- The O’Neill–Lancet Commission on Racism, Structural Discrimination and Global Health, Ngozi Erondu and Tlaleng Mofokeng
Erondu and Mofokeng are co-Commissioners of the O’Neill–Lancet Commission. Erondu is an Infectious Disease Epidemiologist and global health security expert.
- Videos of Police Brutality Can Perpetuate Black Trauma, Serufusa Sekidde (Al Jazeera)
Sekidde is a healthcare strategist and pharmaceutical executive from Uganda.
- Responding to a Black Woman’s Pain, Reggie Ivey (Tulsa News)
Ivey is the Chief Operating Officer of the Tulsa City-County Health Department.
- Trey’s Rage: An African’s Education in Being Black in America, Mohamed Ali (The NY Review)
Ali is a trained lawyer and the founder of Iftiin Foundation.
- Institutional Racism is Keeping Black Americans Sick, Ifeanyi Nsofor (The Hill)
Nsofor is a physician and health care advocate from Nigeria.
- Jennie Joseph Wants to Fix the Black Maternal Mortality Crisis One Midwife at a Time, Jennie Joseph (Time Magazine)
Joseph is a midwife who has pioneered an innovative child and maternal health healthcare system.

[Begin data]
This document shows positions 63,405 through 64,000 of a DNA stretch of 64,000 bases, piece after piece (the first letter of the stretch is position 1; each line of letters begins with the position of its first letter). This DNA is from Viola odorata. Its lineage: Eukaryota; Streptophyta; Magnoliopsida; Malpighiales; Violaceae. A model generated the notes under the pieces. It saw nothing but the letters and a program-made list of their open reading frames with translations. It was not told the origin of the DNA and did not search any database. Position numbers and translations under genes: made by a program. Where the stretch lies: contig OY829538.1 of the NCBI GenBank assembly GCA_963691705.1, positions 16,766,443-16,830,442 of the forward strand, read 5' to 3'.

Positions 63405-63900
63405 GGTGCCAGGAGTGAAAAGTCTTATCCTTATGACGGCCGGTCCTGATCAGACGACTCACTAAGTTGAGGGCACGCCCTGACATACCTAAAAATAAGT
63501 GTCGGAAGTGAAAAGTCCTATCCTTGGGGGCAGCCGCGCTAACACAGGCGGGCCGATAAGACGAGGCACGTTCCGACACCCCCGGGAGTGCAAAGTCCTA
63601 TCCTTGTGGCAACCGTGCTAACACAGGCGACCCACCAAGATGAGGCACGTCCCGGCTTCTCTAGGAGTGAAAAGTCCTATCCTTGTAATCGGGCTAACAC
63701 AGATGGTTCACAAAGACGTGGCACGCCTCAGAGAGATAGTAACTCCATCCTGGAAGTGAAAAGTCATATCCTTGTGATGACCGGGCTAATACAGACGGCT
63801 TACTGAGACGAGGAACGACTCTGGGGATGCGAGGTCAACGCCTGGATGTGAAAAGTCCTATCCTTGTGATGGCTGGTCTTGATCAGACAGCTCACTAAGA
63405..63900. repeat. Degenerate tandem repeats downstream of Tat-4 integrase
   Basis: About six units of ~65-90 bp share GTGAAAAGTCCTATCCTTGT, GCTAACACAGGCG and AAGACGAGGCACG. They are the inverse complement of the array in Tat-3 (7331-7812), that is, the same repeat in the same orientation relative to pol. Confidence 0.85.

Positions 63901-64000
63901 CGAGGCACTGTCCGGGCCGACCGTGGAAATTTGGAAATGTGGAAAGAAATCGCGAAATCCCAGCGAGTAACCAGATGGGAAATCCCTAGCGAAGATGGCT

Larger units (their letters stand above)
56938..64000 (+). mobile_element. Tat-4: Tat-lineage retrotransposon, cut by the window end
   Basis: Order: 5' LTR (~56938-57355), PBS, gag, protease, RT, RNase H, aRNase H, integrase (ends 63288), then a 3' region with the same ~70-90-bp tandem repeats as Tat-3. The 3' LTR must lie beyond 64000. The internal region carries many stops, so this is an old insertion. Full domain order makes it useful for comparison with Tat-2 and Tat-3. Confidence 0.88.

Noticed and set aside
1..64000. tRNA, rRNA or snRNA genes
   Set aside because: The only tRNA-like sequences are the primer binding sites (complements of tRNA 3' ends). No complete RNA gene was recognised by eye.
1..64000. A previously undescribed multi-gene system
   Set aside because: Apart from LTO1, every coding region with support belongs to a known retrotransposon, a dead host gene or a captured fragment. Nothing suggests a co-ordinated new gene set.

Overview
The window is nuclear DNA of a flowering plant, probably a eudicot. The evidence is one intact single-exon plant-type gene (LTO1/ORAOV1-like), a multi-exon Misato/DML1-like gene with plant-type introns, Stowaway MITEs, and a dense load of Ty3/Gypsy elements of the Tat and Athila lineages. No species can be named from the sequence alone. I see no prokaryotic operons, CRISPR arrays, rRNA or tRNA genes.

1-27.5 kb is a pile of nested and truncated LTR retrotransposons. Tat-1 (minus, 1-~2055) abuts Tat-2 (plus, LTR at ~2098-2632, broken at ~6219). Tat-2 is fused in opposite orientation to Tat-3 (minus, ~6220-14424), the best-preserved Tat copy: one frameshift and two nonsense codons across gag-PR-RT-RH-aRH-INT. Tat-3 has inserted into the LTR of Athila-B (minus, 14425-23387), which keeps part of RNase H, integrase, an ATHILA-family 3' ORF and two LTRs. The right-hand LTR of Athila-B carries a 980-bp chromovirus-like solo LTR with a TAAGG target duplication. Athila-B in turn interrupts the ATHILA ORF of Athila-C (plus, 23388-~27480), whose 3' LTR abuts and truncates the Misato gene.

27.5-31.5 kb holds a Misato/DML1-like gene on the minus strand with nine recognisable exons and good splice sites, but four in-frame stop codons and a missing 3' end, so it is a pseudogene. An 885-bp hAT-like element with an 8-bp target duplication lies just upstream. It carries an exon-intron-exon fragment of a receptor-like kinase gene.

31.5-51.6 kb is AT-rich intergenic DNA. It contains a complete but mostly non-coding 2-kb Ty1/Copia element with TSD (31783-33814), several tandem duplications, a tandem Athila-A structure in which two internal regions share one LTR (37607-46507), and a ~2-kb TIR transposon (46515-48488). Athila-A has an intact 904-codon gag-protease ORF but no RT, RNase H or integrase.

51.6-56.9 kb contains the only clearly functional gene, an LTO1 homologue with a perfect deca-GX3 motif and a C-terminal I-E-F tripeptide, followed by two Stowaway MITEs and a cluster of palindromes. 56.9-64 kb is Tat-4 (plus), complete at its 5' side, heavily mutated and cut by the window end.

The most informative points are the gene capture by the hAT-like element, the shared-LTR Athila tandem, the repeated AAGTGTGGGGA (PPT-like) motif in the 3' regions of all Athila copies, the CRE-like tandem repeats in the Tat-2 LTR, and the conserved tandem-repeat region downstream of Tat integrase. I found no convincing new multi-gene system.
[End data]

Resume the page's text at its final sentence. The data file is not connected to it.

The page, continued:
- Open Letter to International Funders of Science and Development in Africa, Ngozi Erondu, Ify Aniebo, Janet Midega, Fredros Okumu (Nature)
Four New Voices Senior Fellows teamed up to write an open letter in Nature magazine.
- Decolonising Development in South Asia, Elsa Marie D’Silva (Aspen Institute)
D’Silva is an Indian advocate fighting against gender-based violence in South Asia, and founder of the Red Dot Foundation.
- The Need to Decolonize Parenting, Erasma Beras-Monticciolo (Center for New York City Affairs)
Beras-Monticciolo is an Afro-Latina thought leader and public advocate specializing in early childhood.
- Why Calling the Police is Not an Option for Me, Koketso Moeti (Mail & Guardian)
Moeti founded amandla.mobi, which turns cellphones into tools against injustice.
- Vaccine Hesitancy or Systematic Racism?, Tian Johnson (Project Syndicate)
Johnson is a queer African activist and founder of the African Alliance.
- Don’t Think of Africa as a Hungry Child, Ndidi Nwuneli (NPR)
Nwuneli is a food security expert and social entrepreneur.
- No Justice, No Peace. Sisonke Msimang (Foreign Policy)
Msimang is a South African writer, activist, and political analyst based in Perth, Western Australia.
- Closing the Race Gap in Philanthropy Demands Radical Candor, Kennedy Odede (The Guardian)
Odede is a Kenyan social entrepreneur, author, and community organizer.
- Greenwood Is Paying For Its Sins, Erica Plybeah (The Greenwood Commonwealth)
Plybeah is a social justice innovator who dismantles the barriers that exist between the people who need care and the places where services exist.
- How Black tech entrepreneurs are tackling health care’s race gap, Ashlee Wisdom (NPR)
Wisdom is a public health innovator.
The Aspen Global Innovators program supports a growing network of more than 200 advocates, experts, and activities. We encourage you to learn more about these incredible leaders by checking out the Healthy Communities and New Voices Fellow profiles.